One of the ways Amazon is continuing to shape ecommerce is with Amazon Logistics, which is looking to be a newly-growing alternative to the regular shipping companies. Curious to see how or if it can work for you? RepricerExpress breaks it down.

Understanding the Details of Amazon Logistics

When Amazon packages get shipped out, they’ve traditionally been sent out in third-party vehicles, like those used by FedEx and UPS. But now with Amazon Logistics, Amazon’s using their own fleet and contracted-out employees to deliver items in the name of better and faster delivery options. The line they’re trotting out is that it’s a complement, not competitor, to the regular shipping companies, but that more so seems like a safe statement than a possible actual predictor.

For customers, it means they can get their purchases faster (like same-day) and for possibly cheaper, as they don’t have to pay FedEx/UPS/whoever’s prices or wait on their schedules. On the surface, it looks like an all-around win, but what will this mean for the existing shipping companies?

In terms of what it’ll mean for people who want to deliver for Amazon Logistics, there are a few criteria to meet:

  • Last-Mile Business: Amazon requires that you have a company and it carries four types of insurance — $1 million of commercial general liability; $1 million of business automotive liability; $1 million of workers’ comp; and $25,000 of cargo legal liability.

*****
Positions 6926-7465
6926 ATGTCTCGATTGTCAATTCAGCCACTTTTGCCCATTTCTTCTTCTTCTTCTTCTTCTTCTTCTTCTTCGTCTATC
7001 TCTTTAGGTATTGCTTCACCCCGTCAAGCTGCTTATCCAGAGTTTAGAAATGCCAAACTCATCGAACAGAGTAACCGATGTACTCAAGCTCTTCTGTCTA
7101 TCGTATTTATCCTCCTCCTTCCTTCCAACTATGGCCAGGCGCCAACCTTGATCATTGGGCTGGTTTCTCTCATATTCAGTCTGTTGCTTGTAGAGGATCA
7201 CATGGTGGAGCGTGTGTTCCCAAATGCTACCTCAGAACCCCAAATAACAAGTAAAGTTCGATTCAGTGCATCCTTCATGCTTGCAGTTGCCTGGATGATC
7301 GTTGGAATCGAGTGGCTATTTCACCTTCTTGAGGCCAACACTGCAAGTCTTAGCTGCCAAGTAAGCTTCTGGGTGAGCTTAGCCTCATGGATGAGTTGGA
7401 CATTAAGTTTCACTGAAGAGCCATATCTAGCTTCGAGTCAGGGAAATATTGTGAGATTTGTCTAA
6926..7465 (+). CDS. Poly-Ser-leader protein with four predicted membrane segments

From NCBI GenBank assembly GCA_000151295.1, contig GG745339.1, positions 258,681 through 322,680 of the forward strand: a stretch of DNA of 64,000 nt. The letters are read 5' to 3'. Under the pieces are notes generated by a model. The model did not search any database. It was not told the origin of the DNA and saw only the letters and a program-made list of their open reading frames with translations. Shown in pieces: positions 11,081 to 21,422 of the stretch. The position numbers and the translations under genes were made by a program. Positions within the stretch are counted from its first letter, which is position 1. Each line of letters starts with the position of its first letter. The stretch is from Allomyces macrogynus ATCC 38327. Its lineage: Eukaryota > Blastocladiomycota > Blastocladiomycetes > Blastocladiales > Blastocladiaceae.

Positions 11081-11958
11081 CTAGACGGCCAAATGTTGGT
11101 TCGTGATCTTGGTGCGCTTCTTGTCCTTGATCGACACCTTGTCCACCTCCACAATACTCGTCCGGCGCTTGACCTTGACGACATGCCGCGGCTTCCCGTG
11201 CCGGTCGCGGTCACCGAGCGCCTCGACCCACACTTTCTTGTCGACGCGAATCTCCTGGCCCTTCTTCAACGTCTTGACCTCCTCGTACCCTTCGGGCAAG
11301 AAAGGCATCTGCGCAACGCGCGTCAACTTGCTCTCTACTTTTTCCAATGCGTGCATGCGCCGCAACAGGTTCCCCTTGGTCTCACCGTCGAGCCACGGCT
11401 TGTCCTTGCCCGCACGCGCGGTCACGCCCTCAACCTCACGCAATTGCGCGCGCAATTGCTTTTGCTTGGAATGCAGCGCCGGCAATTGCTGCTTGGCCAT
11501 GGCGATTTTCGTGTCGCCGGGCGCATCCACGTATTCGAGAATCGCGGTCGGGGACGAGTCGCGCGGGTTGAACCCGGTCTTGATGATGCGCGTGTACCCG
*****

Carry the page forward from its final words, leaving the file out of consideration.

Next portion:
• Drivers: For the drivers you have, you have to make sure they’re equipped with safety policies and procedures and have undergone training. You also have to have documentation of this.
  • Fleet: If you want to deliver for Amazon Logistics, then you have to show Amazon you’re in possession of at least five cargo vans (or something similar) that are at least 200 cubic feet in size.

If you sign up, then you’ll pick up items at a facility close to you, use their navigation technology to get from Point A to Point B, and then get paid for delivering packages to customers.

And if you don’t meet these requirements, Amazon still has a couple of options for you in the way of Amazon Flex (individual delivery) or Middle Mile Providers (hauling Amazon loads around).

How Can Amazon Logistics Work for Third-Party Sellers?

The first thing to understand about Amazon Logistics is that the benefits are firstly intended for shoppers. Amazon puts a premium on excellent customer experience, which means that third-party sellers won’t be at the top of the list.

However, that’s not to say you can’t make it work, and make it work amazingly, for you. Think of your Seller Feedback rating, for example. One of the components of it is shipping time and expectations. If you can get your packages out just as fast (or faster) than what you listed, chances are you’ll have very have customers who are more incentivised to leave favourable reviews.

One downside is that you don’t get an exact delivery time when you use Amazon Logistics, so you’ll have to stick with estimated timeframes (for now?). But the upside is that Amazon usually hits targets within an hour or two of what they project, so you’ll still have a pretty good idea of what to tell your buyers.

Final Thoughts

Feel like showing other sellers how it’s done? Have them shaking in their space boots by using RepricerExpress, which uses competitive pricing to help bolster your reputation. And with the first 15 days totally free when you sign up now, there’s no time like the present to get a jump on things.

Free trial